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Reverse Mortgages 101

What Is A Reverse Mortgage?

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A reverse mortgage is a loan from a bank or other lending source that is secured by your home. It is called a "reverse" mortgage because instead of paying the bank like you do with a regular mortgage, the bank pays you, the home owner. The money the bank pays you is a loan.

Like a regular mortgage, the loan is secured by the equity in your house. ("Equity" is the difference between the amount you own on your home and the fair market value).

With a reverse mortgage:

  • The home must be your primary or principal place of residence.
    • Depending on the circumstances, the home can be single-family, one to four unit dwellings, a condominium, or a planned unit development.
    • Co-ops and mobile homes are generally not eligible.
  • The amount that you can receive is based on the value of your home, interest rates, the lender's policies, and your age. Your health is not relevant. Interest is adjustable.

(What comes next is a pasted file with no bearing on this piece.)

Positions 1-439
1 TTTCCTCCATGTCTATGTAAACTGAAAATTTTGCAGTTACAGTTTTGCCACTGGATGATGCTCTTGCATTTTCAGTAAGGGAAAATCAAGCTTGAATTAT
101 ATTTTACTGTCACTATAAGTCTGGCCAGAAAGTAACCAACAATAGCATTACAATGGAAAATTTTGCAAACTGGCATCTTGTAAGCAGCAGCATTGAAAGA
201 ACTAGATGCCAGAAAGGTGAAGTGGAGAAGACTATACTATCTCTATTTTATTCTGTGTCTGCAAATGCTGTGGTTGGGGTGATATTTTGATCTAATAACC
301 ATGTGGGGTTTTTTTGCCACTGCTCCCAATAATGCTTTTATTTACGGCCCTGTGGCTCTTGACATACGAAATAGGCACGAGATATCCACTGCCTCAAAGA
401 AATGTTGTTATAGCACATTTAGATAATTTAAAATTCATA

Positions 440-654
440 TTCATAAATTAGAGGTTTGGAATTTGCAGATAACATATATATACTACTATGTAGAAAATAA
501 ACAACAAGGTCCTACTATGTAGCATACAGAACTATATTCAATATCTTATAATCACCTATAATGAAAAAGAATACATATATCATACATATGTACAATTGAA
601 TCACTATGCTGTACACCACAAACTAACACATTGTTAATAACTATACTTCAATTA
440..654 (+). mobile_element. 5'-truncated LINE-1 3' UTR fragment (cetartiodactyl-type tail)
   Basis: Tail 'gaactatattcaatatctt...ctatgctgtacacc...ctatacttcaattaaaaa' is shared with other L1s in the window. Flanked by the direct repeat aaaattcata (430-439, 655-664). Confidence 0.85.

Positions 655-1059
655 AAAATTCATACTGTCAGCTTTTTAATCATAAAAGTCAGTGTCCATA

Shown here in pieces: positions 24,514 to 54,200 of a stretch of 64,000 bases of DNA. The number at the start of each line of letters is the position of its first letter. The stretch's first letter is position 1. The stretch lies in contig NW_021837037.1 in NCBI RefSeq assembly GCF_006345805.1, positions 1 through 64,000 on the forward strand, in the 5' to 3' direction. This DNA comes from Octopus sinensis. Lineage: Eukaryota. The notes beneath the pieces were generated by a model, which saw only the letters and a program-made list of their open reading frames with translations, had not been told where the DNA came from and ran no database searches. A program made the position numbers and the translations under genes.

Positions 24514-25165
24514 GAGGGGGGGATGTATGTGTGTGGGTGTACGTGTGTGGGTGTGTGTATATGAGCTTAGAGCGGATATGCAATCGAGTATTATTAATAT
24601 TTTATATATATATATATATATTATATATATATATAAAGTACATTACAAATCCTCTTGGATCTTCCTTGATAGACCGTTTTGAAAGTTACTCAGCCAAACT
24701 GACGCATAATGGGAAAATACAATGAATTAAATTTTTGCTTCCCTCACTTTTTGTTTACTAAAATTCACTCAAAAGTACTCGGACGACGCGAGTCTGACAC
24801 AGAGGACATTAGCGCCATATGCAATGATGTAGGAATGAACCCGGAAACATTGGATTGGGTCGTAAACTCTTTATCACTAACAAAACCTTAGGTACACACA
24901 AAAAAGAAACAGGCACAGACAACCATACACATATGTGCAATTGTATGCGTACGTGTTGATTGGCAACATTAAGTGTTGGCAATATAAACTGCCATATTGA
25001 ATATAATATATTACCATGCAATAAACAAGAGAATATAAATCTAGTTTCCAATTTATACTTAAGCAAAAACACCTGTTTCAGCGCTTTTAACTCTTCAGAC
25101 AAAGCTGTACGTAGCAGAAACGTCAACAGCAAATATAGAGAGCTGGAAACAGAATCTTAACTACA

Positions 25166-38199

• There are no limits on what you can do with the money.
  • You continue to live in the home and have title (ownership) to it. The lender never owns the home.
  • You continue to pay property taxes and insurance. You also are required to continue to maintain the home.
  • The loan balance (the amount you owe) increases over time:
    • Each time you access money from a line of credit or receive a monthly payment.
    • Due to interest on the outstanding balance and (possibly) monthly fees.
  • No repayment of the loan is required as long as you continue to live in your home, maintain it, and don't owe more than the total authorized amount.
  • The loan is repaid when you (or the last surviving spouse) permanently moves or dies. At that point, you or your estate pays back the loan by either using private funds or seling the home. After the loan is repaid, any remaining cash goes to you or your estate.

Generally, the legal obligation to pay back the loan is limited to the value of the home. (The amount owed never exceeds the value of the home.) This feature, called "non-recourse" in legalese, means the lender can only look to the home for repayment of the loan, and not to the borrower, the borrower's other assets or the borrower's heirs. The heirs are only responsible for repayment if they wish to keep the home, in which case the reverse mortgage can usually be satisfied with a new conventional first mortgage obtained by the heirs.

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